She had always encouraged others to take risks and follow their hearts, and she had to confront the real fear of being without a paycheck for a while in order to take the monumental leap of faith of resigning at AWS. However, being nominated to serve on the board at NIBS would allow her to pursue her passion for improving construction and productivity.
Because she values living a life of influence, she trusted that other paying jobs would come through and accepted the nomination. Turning that opportunity down would have been ignoring part of her true self. Not accepting the NIBS position would have gone against her values. During her time off of work, she leaned into her professional network and later joined Procore.
Look for Companies Whose Values You Support
Sandra looks at how companies treat their employees. When she is 100% behind the company and how it functions, she is able to work authentically with her clients.
Her new role allows her to support inclusion and education. Being the first female lead in some of these committees positively affects the lives of people in construction: in the office and in the field. She chooses roles where she will be able to have the most influence.
Keep Competition out of Friendships
Although her network seemed small to her at the time of her job change, she spent time with other female friends in construction. Even though some of the companies were in direct competition, she was able to maintain friendships. She didn’t see these lateral relationships as competition.
General discussions about the industry, trends, diversity, and challenges are helpful among friends. Specific advice or product information is off-limits. Respect each other and the other companies. “There’s enough for everyone,” she reminds us.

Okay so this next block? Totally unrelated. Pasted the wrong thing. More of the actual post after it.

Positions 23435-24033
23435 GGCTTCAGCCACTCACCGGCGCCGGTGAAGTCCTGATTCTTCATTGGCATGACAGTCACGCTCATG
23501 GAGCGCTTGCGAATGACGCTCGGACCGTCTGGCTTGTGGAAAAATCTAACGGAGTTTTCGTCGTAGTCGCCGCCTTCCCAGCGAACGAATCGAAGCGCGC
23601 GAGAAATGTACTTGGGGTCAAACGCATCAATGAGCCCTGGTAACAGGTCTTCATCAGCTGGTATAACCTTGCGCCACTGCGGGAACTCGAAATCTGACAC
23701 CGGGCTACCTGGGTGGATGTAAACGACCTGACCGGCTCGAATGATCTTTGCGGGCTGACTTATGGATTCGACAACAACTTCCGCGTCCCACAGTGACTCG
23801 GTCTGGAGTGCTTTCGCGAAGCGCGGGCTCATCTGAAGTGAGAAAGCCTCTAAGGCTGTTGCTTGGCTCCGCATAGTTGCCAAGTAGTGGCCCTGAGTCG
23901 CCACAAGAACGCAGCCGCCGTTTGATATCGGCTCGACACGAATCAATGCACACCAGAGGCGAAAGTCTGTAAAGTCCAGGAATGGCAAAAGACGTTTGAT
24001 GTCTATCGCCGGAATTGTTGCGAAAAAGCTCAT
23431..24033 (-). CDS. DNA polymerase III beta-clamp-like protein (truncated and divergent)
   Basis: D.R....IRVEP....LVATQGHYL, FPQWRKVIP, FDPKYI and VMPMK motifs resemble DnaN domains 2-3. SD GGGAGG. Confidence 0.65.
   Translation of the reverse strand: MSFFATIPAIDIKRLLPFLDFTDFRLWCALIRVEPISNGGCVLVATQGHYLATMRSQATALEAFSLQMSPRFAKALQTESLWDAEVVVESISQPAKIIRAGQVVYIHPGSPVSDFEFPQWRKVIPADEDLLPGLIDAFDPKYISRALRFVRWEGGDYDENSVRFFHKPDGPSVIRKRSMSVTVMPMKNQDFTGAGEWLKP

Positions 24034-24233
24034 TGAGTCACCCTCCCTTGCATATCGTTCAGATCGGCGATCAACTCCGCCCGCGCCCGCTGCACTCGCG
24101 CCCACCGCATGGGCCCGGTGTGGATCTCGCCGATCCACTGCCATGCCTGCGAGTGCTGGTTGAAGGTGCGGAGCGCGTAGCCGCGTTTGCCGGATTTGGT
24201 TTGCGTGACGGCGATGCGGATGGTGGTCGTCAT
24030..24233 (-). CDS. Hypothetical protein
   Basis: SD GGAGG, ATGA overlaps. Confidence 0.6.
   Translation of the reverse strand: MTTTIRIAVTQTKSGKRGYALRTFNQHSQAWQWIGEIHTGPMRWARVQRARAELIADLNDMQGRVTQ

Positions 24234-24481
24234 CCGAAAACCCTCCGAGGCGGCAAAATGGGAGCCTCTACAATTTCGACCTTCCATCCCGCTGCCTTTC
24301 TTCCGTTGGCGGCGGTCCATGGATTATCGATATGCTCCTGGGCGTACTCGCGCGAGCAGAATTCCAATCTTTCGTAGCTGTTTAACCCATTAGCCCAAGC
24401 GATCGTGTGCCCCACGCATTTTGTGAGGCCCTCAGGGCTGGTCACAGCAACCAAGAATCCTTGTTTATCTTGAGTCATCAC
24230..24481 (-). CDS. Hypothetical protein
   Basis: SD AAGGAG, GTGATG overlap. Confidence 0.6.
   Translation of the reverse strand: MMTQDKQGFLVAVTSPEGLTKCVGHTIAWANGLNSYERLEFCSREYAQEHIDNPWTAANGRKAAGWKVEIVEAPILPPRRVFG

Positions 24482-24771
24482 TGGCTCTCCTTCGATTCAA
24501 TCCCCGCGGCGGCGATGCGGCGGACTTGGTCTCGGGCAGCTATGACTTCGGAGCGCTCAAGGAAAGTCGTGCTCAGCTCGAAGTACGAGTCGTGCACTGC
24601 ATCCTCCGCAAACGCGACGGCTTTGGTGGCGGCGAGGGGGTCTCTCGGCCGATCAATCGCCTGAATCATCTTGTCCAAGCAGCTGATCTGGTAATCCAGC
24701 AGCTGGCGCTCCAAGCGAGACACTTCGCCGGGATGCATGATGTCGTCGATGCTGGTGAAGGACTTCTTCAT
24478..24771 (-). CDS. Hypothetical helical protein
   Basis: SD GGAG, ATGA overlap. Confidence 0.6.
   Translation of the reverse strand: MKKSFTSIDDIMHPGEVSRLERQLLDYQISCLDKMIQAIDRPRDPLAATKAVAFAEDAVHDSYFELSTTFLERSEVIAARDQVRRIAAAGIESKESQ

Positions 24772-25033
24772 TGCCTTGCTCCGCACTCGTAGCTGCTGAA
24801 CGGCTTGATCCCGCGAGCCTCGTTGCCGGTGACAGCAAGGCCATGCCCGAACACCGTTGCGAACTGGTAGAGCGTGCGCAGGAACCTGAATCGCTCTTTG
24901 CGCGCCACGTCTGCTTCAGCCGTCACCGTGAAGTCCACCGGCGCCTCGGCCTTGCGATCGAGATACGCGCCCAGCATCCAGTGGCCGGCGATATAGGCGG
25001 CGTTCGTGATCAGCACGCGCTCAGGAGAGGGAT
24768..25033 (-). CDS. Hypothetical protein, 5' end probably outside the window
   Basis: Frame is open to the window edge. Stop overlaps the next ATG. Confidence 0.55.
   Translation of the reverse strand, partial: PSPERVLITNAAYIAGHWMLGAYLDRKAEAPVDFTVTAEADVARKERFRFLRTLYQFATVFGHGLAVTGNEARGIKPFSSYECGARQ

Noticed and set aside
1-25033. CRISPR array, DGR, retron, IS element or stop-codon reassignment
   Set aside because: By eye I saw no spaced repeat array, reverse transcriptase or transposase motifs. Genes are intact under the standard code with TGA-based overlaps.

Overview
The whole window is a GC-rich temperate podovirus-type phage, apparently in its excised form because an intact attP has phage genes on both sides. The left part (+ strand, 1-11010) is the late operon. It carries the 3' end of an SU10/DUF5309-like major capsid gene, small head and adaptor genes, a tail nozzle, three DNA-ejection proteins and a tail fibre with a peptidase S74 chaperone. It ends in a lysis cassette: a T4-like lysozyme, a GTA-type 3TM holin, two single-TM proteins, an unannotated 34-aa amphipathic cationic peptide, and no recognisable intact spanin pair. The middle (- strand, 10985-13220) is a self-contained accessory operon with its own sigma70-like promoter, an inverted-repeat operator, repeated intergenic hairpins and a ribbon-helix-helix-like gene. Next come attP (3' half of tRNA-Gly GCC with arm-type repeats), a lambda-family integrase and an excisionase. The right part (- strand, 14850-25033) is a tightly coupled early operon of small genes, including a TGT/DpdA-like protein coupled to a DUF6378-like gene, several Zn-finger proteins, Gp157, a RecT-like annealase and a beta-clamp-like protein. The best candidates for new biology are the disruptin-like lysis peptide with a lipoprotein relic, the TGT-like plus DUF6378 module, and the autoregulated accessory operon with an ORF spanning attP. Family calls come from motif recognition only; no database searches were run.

Show up as Your Authentic Self
Authenticity takes confidence, competence, and time.
Even if you have to say, “I don’t know,” say it confidently, and get back to them with a confident answer.
“At the beginning, I watched how everyone else did it. I had to be myself. Over time, I became very good at saying what I think without couching it.”
When incredibly knowledgeable people speak without conviction, they do not seem as capable, even when they are. Therefore, it’s valuable to spend the time to learn how to work confidently.
Some folks think they have to be hostile to get what they want. It’s not true. Verbal dynamite is not necessary. “If enough water goes over a rock [it] will eventually disintegrate. It doesn’t happen overnight.” Persistent authenticity is how she grows and affects change. “I continue to be who I am.”
Authenticity at work is like driving down a highway. There are four or five lanes to choose from. If none of those lanes gets you where you want to go, then you’re likely in the wrong industry or wrong company.
At Ambition Theory, we remind folks that the biggest changes start with the smallest steps.
Sandra suggests the following for increasing authenticity at work:
- Review the day before you leave work. What could you have handled better?
- Consider where can you add your own true self to how you work. Share what you truly enjoy with others. What do you like doing and how does that fit with the job?
- Get to know people. Not just passing out business cards, but having reciprocal conversations benefits everyone. Leverage those relationships–not just taking–but giving them something too.